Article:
Brittney”s enthusiasm to be a mom has also kept her strong during this time. “Once we have our child home, I”ll be able to be a mom, and we can start to focus on our own little family,” she exclaims. Jonathan believes his wife is going to be an amazing mom. “She”s naturally motherly. She always puts other people before herself and wants to take care of everyone she loves.”
As a couple, they have begun to learn more about the Ethiopian culture together. “We want our child to know that we respect and love where he or she came from. We don”t want it to be taboo. We want our child to know we took the time to learn about their culture because we respect his or her birthplace,” says Jonathan. It”s important for the Maloneys to integrate their little one”s culture into their lives, not just for themselves, but also for their future baby boy or girl.
“We”ve been so eager to learn more about Ethiopia since we first made the decision to adopt. We have so much respect and appreciation for the people and culture,” says Brittney.
The couple decided to embrace the culture by trying Ethiopian cuisine. The Maloneys recently visited an Atlanta Ethiopian restaurant. Brittney explains their first-time experience. “It truly felt amazing to be in an environment that reminded us of our future child. It made everything we”ve been through seem worth it. Literally within seconds of being there, we were both fighting back tears. The people, food, music, and accents all made the experience special.”
To complement the Maloneys love of reading, they have bought a children”s book during every big milestone in their adoption journey. Jonathan and Brittney hope to incorporate these books into the nursery, and to someday be able to share their adoption story with their son or daughter.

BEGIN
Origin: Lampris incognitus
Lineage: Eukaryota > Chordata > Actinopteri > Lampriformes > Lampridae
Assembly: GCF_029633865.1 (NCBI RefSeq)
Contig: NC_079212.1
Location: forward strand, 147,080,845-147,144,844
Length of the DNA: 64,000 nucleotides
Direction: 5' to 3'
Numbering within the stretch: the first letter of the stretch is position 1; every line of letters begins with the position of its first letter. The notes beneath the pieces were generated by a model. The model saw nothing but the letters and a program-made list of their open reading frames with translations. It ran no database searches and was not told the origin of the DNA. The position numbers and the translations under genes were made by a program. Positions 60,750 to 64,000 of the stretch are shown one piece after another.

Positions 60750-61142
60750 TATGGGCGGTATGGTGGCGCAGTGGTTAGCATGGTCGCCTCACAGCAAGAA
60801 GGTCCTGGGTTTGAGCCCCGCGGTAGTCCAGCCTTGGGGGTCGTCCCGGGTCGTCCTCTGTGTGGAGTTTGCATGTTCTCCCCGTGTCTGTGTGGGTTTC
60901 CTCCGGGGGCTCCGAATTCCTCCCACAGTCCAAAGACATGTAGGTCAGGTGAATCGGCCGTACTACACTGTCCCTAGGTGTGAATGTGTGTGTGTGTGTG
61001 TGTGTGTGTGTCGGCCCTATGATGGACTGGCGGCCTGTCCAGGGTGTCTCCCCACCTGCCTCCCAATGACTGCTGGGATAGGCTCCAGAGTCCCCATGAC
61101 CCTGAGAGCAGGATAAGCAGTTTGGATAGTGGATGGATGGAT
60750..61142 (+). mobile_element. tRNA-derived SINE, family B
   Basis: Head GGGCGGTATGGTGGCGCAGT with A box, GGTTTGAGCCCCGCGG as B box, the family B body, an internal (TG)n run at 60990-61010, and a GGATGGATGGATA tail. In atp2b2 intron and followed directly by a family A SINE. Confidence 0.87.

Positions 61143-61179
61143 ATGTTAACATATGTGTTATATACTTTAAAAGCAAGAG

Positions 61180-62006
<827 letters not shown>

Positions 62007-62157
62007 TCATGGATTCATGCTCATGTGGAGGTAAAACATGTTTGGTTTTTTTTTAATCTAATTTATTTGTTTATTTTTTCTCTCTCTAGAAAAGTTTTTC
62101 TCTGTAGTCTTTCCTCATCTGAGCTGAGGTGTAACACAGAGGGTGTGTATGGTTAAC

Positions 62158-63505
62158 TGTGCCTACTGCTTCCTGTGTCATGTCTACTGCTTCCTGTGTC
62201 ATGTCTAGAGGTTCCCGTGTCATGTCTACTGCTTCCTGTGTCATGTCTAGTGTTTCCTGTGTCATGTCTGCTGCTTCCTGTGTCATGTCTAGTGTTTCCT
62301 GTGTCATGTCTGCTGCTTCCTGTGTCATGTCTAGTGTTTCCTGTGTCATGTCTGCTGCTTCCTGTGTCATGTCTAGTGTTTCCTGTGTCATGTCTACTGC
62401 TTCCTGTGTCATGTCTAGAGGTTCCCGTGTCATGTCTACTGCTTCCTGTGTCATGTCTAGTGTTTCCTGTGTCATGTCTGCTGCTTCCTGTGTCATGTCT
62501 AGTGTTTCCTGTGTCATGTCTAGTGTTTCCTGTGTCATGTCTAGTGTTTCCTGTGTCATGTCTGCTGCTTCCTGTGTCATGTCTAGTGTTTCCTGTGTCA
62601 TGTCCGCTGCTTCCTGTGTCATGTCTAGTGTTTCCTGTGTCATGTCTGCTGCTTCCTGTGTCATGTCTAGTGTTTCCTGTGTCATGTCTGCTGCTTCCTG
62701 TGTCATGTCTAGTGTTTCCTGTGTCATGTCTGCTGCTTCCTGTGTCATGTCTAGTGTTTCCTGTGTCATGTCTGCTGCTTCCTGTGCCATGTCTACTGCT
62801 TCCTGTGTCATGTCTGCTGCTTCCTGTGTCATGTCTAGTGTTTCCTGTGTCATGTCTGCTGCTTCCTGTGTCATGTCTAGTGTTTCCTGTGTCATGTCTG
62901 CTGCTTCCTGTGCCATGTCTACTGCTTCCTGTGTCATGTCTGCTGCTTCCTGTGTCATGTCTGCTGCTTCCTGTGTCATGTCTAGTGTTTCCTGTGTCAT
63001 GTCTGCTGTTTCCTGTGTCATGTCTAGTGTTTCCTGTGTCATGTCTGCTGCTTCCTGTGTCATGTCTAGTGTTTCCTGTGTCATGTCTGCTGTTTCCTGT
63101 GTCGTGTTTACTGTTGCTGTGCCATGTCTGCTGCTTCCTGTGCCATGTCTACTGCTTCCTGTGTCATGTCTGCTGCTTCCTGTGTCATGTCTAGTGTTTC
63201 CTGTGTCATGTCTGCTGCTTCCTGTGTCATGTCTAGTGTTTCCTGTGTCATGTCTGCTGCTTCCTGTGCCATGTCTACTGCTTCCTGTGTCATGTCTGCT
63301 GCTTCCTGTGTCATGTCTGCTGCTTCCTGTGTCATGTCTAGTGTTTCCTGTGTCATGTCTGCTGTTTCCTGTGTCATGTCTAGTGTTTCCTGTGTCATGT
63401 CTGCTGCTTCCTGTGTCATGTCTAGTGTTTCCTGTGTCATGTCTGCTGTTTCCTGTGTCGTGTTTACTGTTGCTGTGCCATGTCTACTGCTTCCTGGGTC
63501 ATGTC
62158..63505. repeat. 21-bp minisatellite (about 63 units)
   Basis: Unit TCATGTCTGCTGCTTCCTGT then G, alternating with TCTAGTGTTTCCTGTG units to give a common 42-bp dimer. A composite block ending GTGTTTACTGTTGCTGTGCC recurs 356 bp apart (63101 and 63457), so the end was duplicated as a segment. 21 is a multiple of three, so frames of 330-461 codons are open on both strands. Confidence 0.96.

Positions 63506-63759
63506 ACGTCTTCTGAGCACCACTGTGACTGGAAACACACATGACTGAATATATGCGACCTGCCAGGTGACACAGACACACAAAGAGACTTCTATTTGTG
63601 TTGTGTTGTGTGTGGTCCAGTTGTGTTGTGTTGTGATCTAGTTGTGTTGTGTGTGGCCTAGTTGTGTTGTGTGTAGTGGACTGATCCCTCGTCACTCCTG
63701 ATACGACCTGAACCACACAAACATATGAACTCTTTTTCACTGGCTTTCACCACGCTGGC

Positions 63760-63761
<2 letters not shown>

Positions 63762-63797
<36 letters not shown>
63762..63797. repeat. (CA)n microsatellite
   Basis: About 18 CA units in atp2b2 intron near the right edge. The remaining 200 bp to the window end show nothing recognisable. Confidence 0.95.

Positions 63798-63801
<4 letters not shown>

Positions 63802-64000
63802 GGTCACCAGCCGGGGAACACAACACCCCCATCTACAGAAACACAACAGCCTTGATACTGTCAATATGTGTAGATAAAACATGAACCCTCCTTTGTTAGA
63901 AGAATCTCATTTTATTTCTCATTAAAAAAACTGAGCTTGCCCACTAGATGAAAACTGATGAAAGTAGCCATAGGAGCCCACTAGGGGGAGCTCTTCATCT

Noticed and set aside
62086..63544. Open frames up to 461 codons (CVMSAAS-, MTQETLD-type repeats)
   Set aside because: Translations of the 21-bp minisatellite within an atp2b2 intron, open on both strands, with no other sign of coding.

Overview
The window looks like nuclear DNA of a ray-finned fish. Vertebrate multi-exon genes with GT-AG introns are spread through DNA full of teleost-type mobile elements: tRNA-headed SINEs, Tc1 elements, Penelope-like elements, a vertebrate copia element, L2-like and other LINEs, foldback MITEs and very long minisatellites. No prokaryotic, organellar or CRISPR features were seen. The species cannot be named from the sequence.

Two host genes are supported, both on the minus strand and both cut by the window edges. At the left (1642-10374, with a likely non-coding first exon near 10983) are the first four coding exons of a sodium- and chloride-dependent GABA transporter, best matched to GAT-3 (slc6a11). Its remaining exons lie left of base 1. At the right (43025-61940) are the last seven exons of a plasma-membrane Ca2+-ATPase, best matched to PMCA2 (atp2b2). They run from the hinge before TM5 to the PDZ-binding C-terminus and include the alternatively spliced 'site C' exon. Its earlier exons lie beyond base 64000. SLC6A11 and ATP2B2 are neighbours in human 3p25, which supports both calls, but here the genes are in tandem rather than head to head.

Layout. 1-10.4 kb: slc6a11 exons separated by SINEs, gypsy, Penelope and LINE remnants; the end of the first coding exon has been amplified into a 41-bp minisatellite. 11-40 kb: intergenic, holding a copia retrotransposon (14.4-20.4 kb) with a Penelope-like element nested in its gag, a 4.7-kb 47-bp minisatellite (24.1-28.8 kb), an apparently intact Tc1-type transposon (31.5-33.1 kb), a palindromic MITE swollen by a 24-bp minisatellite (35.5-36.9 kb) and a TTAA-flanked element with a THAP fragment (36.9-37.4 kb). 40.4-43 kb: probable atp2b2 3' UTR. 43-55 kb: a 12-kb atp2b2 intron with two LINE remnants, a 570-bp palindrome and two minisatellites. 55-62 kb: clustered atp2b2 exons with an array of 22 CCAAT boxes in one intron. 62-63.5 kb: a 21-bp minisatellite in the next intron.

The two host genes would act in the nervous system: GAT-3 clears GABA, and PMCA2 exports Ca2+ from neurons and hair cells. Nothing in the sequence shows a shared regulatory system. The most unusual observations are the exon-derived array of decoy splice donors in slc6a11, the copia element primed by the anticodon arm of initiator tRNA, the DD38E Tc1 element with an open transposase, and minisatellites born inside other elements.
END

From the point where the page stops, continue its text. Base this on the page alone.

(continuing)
Brittney also has revealed their story on the couple”s blog, OurMissingPeace.com, chronicling the ups and downs, the triumphs and joys, for others who are looking to adopt. The couple also uses the blog to help raise money to pay for the adoption. With the cost of adopting reaching up to $40,000, adoptive parents often are faced with initial costs that can seem challenging.
The couple has dreamed up some other interesting ways to raise money for their adoption, including a T-shirt that”s sold on their site with most of the money going directly to the adoption process. Brittney Maloney explains the concept behind their “Do For One”
T-Shirt campaign. “We”ve all heard how important it is to do for one even when you can”t do for all. There are 147 million orphans worldwide and if everyone chose to do for one, what a difference it would make! Doing For One is different for everyone. For us, it has evolved into adopting a baby from Ethiopia. This is where we pulled the inspiration for the T-shirt design in hopes that it would inspire you to Do For One by supporting our adoption.”
In the end, it”s all about the day they get to bring their baby home, and the excitement for that moment trumps any of the challenges the couple may face. “You could find millions of reasons why you shouldn”t adopt but there”s one amazing reason to adopt – a child that needs a family to call its own. It”s a big decision, but at the end of the day, it”s completely worth everything,” Jonathan says.
The couple asks that you keep them, their future child, his or her birth parents, and all the orphans who deserve a family in your thoughts and prayers.